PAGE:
Poets and fiction writers used to pride themselves on being, as befitting romantic renegades, outside of academia. They insisted that creative writing was not a teachable subject, since it required a special gift of imagination and a uniquely individual style. Phrases such as "workshop poems" and "academic poems," designating the sort of work allegedly written for classes, were often terms of derision.
That changed in the 1970s with a profusion of new creative writing programs at colleges and universities. Many poets protested vehemently against the institutionalization of their art, but even the most intense critics of creative writing classes usually welcomed a chance to teach one. The sad and simple truth was that poets had nowhere else to go. I knew several local literary legends, and even nationally prominent poets, who published prolifically, yet barely survived on meagre pensions, in one-room apartments infested with insects. Creative writing programs were a means, and probably the only one available, to send at least a little money their way.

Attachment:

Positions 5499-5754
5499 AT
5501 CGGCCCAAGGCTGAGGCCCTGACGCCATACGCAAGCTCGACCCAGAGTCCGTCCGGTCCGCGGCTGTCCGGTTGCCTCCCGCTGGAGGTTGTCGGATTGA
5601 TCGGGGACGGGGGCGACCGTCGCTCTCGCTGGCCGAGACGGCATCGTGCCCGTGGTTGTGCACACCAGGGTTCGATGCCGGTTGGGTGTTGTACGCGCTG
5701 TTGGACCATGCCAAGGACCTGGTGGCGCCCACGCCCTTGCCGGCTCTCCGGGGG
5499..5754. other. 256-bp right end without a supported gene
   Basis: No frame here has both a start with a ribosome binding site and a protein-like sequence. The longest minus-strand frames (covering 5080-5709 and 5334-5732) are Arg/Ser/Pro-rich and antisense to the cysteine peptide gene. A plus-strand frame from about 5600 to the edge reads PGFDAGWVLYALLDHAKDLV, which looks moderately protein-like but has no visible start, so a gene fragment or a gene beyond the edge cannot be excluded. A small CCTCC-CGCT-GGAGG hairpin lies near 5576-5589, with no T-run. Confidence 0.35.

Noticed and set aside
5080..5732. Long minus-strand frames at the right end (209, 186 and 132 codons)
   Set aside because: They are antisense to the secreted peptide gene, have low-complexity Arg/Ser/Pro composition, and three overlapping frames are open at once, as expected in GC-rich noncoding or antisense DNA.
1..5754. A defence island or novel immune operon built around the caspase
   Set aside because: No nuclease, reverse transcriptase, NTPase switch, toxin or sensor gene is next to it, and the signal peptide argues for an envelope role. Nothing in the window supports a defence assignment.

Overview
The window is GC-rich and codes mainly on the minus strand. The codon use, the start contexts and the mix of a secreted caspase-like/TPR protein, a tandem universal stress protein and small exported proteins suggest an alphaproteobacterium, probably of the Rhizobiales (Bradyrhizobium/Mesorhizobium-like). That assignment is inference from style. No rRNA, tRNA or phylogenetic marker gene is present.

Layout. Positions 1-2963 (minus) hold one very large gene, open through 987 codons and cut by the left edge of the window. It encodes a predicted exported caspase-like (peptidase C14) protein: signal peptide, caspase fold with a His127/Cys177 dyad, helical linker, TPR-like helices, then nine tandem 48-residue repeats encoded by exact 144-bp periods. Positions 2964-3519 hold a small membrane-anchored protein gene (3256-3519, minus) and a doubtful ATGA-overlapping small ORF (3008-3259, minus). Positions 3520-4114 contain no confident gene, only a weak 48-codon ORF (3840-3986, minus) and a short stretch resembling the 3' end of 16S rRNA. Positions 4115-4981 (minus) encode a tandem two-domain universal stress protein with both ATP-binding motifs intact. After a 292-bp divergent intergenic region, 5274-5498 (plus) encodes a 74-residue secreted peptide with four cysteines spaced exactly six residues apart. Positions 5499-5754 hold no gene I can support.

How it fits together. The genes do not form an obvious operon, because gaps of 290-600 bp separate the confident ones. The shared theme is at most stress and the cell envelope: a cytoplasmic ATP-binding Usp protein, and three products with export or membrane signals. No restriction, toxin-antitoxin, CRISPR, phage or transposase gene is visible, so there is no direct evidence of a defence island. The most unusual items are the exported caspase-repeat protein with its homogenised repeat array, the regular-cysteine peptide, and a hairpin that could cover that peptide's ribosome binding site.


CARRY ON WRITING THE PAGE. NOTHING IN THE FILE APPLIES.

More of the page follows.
Writers became less like shamans, dispensing divine wisdom, than priests, in the employment of a church. They would henceforth be evaluated rather like other academic employees -- by the number of their publications and the prestige of their degrees. Almost nobody realized it at first, but this was part of a process that post structuralists would soon call "decentering the author."